Wednesday, 25 January 2012

Strange Bedfellows

As any fule no, today is the birthday of Scotland's national poet Robert Burns. He was born in Alloway, Scotland (1759). He was the son of a poor tenant farmer and brought up to work in the fields. When he was 15, he fell in love with a farm-laborer named Nelly, and wrote his first poem for her: "O, Once I Lov'd A Bonnie Lass." Burns tried to make a living as a farmer, but he wasn't very good at it and became a tax collector. At one point, as the result of a tangled love life, he determined to leave Scotland and emigrate to Jamaica. He postponed his departure at the eleventh hour when his first book of poems Poems, Chiefly in the Scottish Dialect proved an instant critical and financial success. Burns dropped all his plans for Jamaica and moved to Edinburgh where he was lionised. He soon tired of metropolitan life and re-settled in Dumfries, where he died aged 40, possibly as the indirect result of having had a rotten tooth removed, which released a fatal infection into his bloodstream. He became one of the most beloved poets in Scotland if not the world, celebrated every year at Burns Suppers where the menu is always haggis with neeps (turnips) and tatties (potatoes), and his Address to the Haggis, the Immortal Memory etc are all part of a hallowed ritual.

It is also the birthday of W. Somerset Maugham, born in Paris (1874). His father was in Paris as a lawyer for the British Embassy. When Maugham was eight years old, his mother died from tuberculosis. His father died of cancer two years later. The boy was sent back to England into the care of a cold and distant uncle, a vicar. Maugham was miserable at his school. He said later: "I wasn't even likeable as a boy. I was withdrawn and unhappy, and rejected most overtures of sympathy over my stuttering and shyness." Maugham became a doctor and practiced in the London slums. He was particularly moved by the women he encountered in the hospital, where he delivered babies; and he was shocked by his fellow doctors' callous approach to the poor." He wrote: "I saw how men died. I saw how they bore pain. I saw what hope looked like, fear and relief; I saw the dark lines that despair drew on a face; I saw courage and steadfastness. I saw faith shine in the eyes of those who trusted in what I could only think was an illusion and I saw the gallantry that made a man greet the prognosis of death with an ironic joke because he was too proud to let those about him see the terror of his soul."
When he was 23, he published his first novel, Liza of Lambeth, about a working-class 18-year-old named Liza who has an affair with a 40-year-old married man named Jim, a father of nine. Jim's wife beats up Liza, who is pregnant, and who miscarries, and dies. The novel was a big success, and Maugham made enough money to quit medicine and become a full-time writer. For many years, he made his living as a playwright, but eventually he became one of the most popular novelists in Britain. His novels include Of Human Bondage (1915), The Moon and Sixpence (1919), Cakes and Ale (1930), and The Razor's Edge (1944).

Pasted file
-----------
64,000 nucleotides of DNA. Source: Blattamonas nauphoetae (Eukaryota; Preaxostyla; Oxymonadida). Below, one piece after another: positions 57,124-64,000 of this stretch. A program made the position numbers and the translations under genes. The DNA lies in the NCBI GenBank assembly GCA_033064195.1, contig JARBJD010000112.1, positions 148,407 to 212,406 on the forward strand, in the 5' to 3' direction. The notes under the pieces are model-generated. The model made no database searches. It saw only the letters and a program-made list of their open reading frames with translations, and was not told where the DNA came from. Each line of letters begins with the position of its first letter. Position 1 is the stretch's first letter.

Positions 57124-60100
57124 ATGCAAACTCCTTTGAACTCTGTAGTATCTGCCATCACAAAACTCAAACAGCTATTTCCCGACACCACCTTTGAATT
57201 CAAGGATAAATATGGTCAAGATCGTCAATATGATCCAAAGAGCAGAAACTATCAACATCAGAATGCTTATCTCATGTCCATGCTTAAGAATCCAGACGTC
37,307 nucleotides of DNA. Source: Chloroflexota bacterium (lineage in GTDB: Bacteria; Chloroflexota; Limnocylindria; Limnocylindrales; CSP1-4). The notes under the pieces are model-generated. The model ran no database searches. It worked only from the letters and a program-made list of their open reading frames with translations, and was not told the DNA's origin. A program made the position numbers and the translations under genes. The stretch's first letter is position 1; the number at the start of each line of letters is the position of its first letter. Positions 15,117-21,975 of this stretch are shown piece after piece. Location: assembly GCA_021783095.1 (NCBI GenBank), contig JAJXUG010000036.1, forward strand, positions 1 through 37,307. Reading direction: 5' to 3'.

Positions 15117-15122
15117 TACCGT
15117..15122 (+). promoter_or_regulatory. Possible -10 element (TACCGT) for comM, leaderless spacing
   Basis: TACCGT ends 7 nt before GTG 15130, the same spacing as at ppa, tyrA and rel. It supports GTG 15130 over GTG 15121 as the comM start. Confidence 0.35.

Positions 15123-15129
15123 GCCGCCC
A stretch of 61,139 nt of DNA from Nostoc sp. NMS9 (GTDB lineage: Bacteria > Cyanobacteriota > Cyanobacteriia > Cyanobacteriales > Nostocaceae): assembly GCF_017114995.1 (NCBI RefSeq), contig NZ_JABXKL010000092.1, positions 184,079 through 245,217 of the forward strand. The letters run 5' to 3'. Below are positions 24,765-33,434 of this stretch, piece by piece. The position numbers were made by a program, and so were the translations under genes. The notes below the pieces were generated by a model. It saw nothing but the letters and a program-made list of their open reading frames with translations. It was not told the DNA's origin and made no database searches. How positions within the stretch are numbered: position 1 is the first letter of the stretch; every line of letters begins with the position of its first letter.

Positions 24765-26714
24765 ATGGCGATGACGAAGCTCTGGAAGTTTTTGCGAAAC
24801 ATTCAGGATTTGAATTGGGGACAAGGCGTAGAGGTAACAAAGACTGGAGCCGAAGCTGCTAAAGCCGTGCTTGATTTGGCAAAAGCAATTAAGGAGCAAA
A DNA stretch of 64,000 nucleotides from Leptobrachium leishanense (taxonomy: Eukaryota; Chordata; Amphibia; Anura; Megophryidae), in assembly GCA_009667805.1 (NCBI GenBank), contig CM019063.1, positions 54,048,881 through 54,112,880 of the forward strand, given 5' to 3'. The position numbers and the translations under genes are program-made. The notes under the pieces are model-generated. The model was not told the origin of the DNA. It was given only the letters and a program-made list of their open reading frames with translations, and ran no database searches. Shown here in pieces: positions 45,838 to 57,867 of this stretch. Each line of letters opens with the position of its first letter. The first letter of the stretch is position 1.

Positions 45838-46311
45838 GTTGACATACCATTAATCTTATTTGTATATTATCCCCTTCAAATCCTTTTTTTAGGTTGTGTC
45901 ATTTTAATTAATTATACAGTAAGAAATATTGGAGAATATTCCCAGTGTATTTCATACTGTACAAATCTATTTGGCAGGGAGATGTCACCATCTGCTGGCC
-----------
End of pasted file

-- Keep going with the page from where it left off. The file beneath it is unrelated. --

Somerset Maugham said, "To acquire the habit of reading is to construct for yourself a refuge from almost all the miseries of life."

It is the birthday of yet a third world class author: Virginia Woolf, born Adeline Virginia Stephen in London (1882) author of Mrs. Dalloway (1925), To the Lighthouse (1927), Orlando (1928), and The Waves (1931). She also wrote a book called A Room of One's Own (1929), based on lectures she gave at the women's colleges of Cambridge in which she said, "a woman must have money and a room of her own if she is to write fiction."
Woolf herself wrote in her house in Bloomsbury in a downstairs storage room, which had been a billiard room. A room with a cold stone floor and a skylight, packed with hundreds of books, a bed, an old wicker chair, where she wrote for three hours every morning, using a wooden board for a table, smoking hand-rolled cigarettes.
At her summer house in Sussex, she wrote in a remodeled shed, with big windows, with views of the woods and hills. She sat in a chair and put a small tabletop on a cushion on her lap, and wrote on that. In A Room of One's Own, she wrote: "So when I ask you to earn money and have a room of your own, I am asking you to live in the presence of reality, an invigorating life."
On this day in 1915, she wrote in her diary that her husband Leonard gave her a green purse and a book and took her to the movies. They had tea and decided to buy a printing press and get a bulldog.

No comments:

Post a Comment